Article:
Matthew Broderick’s Challenging Moments on the Set of Ferris Bueller’s Day Off
In a recent appearance on The Hollywood Reporter’s “It Happened in Hollywood” podcast, Matthew Broderick shared anecdotes about the tense dynamics he experienced with director John Hughes while filming the iconic 1986 movie. Contrary to the carefree and lively atmosphere depicted on screen, the actor revealed instances of “head-butting” between him and Hughes. Broderick described Hughes as a filmmaker who carried deep concerns about the film’s outcome, fearing it wouldn’t meet his expectations.
One memorable incident involved an early costume test where Broderick, along with co-stars Alan Ruck, Mia Sara, and Jennifer Grey, roamed the streets of Chicago. However, what should have been a routine process turned into a major ordeal. Broderick recalled the aftermath, explaining how Hughes bluntly expressed his disappointment, deeming their performances in the test footage as “uninteresting” and “boring.”
Broderick further clarified, stating that while Hughes had a favorable opinion of some cast members, he personally fell into the category of those who didn’t meet the director’s expectations.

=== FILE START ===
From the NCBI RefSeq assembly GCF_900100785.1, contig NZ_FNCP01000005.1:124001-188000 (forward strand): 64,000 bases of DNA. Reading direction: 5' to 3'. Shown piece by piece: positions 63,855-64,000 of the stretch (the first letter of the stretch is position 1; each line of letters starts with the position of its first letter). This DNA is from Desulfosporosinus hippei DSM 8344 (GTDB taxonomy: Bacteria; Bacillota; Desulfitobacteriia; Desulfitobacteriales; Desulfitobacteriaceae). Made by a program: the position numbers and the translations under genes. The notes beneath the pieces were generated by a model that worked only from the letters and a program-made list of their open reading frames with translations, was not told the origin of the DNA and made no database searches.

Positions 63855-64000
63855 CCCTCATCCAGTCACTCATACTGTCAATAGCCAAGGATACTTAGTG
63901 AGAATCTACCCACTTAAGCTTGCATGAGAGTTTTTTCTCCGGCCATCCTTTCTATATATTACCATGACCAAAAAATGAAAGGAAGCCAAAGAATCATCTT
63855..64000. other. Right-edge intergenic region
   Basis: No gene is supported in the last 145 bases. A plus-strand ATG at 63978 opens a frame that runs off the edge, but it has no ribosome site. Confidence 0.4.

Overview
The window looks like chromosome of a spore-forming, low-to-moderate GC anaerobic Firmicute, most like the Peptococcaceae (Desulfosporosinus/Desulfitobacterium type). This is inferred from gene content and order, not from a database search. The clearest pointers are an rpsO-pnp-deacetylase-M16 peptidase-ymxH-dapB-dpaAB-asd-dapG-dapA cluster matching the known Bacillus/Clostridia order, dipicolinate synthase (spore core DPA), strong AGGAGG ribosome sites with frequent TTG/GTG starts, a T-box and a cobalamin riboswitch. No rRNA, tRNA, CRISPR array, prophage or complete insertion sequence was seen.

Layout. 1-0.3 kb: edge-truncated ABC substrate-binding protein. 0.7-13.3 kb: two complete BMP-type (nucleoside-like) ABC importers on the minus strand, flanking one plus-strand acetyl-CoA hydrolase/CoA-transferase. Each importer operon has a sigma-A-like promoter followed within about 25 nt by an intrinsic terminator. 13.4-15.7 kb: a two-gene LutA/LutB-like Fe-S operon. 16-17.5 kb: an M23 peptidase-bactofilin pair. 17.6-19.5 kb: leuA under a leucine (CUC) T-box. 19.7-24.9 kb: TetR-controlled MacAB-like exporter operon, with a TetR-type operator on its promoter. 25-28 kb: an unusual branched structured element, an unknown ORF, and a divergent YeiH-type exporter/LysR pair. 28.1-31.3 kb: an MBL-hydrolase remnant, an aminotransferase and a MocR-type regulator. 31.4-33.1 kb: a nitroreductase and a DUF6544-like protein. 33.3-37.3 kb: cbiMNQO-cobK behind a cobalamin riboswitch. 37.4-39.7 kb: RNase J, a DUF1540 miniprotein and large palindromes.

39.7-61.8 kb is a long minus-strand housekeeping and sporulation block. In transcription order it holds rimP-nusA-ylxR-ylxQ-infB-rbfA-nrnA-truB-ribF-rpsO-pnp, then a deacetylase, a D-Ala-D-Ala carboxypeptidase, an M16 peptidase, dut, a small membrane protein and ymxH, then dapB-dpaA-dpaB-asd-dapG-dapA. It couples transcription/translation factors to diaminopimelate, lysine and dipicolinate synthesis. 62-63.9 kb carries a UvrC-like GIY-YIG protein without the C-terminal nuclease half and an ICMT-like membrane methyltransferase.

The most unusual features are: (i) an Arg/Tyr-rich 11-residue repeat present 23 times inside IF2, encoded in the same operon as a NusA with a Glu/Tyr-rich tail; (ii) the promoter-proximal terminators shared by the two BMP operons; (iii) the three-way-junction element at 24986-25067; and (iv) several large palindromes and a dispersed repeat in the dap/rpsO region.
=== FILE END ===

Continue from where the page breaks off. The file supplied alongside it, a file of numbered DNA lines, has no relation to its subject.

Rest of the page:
Broderick Surprised by Hughes’ Criticism and Reflects on On-Set Tensions
Matthew Broderick expressed his surprise at the negative feedback he received from director John Hughes, particularly after already having a notable role in the 1983 film War Games. Recounting the experience, Broderick shared that Hughes remarked on his performance, stating that he appeared “dead” or lacking in presence. While acknowledging that he sometimes frustrates directors with his seemingly inactive approach, Broderick clarified that Hughes was not the first to question his acting choices.
Nonetheless, the critique still bothered Broderick, leading him to suggest that Hughes find someone he preferred if that was his preference. Broderick described Hughes as someone who could become silently angry or distant when displeased, recounting instances when Hughes withheld feedback or appeared indifferent to his work.
Another disagreement arose when Hughes attempted to provide a note on Broderick’s facial expressions, which quickly escalated into a confrontation. Broderick explained his aversion to overly specific direction, causing Hughes to refrain from giving any guidance at all. The stalemate persisted until Broderick urged Hughes to resume directing him, resulting in what he considered their worst clash.
Fortunately, Broderick emphasized that these tensions were short-lived, often resolving with laughter and camaraderie. He portrayed Hughes as someone who took his work seriously and didn’t hold grudges, adept at diffusing conflicts and ensuring a positive atmosphere on set. Broderick humorously speculated that perhaps his own behavior was reminiscent of Ferris Bueller’s knack for annoying his parents, jokingly comparing Hughes to Frankenstein and himself to the monster.
Looking back, Broderick recognized Hughes’ dedication to his craft and his ability to foster an enjoyable working environment, noting that their disagreements never persisted for more than a day.